Talks are required with the Tamil community and it’s representatives, if they have grievances they should be addressed, but when winning a war, you don’t back off the military effort. Israel has a very definitive victory from a standard military perspective against the Palestinians, it still can’t stop suicide attacks entirely. Suicide bombing cannot be considered a part of a military strike, unless they target the military.

    If the tamils pushed back the Sri Lankan military by use of suicide bombings, you could consider, the Sri Lankan militaries comments as mixed messages, but that is clearly not the case.

  5. halima — on 9th October, 2008 at 8:10 pm  

    I don’t like to pass judgement on conflicts I don’t understand very well, but I do wonder … Sri Lanka is almost a middle income country and doesn’t have the same difficulties as a Rwanda or a Zimbabwe and yet the civil war continues unabated.

    I did some work in Sri Lanka around 2005 – and visited some shelters and camps after the tsunami. It turned out that most of the funds coming into the country – both tsunami related and more generally tended to focus on the conflicting parties – the Singalese and the Tamil Tigers. Neither of which are the poorest sections of Sri Lankan society. There are significant Muslim communities who are very disadvantged and possibly others groups, but the dominant conflict between the S and Ts make it impossible to look at wider issues in Sri Lanka.

  6. Golam Murtaza — on 10th October, 2008 at 6:47 am  

    A couple of decent books on the conflict:
    ‘Only Man is Vile’ by William McGowan. A bit out of date now but overall a fair account in which extremists on both sides get a well-deserved kicking. McGowan was present in Jaffna when the Indian army stormed it and made a bit of a pig’s ear of the attack.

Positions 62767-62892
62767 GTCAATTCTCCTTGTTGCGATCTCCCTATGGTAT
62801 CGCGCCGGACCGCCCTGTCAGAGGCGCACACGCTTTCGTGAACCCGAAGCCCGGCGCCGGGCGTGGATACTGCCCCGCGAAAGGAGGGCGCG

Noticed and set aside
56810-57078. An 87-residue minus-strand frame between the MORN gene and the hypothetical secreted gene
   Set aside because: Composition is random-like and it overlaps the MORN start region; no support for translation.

‘Tigers of Lanka: from boys to Guerrillas’, by M.R. Narayan Swamy. As the title suggests, focuses on the evolution of the Tamil resistance and shows how the LTTE slowly overpowered all other Tamil militant organisations. This is also good at describing India’s tortuous role in the conflict.

  7. Flesh Everywhere — on 11th October, 2008 at 6:14 pm  

    For background, Sumantra Bose’s Contested Lands (2007) has an overview of the Sri Lankan conflict – interestingly it’s one chapter among others on Cyprus, Kashmir, Israel and Palestine, and Bosnia.

    I know comment is cheap but conflict resolution is one area it’s really easy to get wrong even if you’re an expert in one of the ingredients for it – let alone if you aren’t. That’s why I’m keeping shtum.

  8. halima — on 11th October, 2008 at 7:28 pm  

    I was very very pleased to see the 2008 Nobel peace prize go to Martti Ahtisaari for many years of conflict resolution.. announced yesterday.

    http://nobelprize.org/nobel_prizes/peace/laureates/2008/announcement.html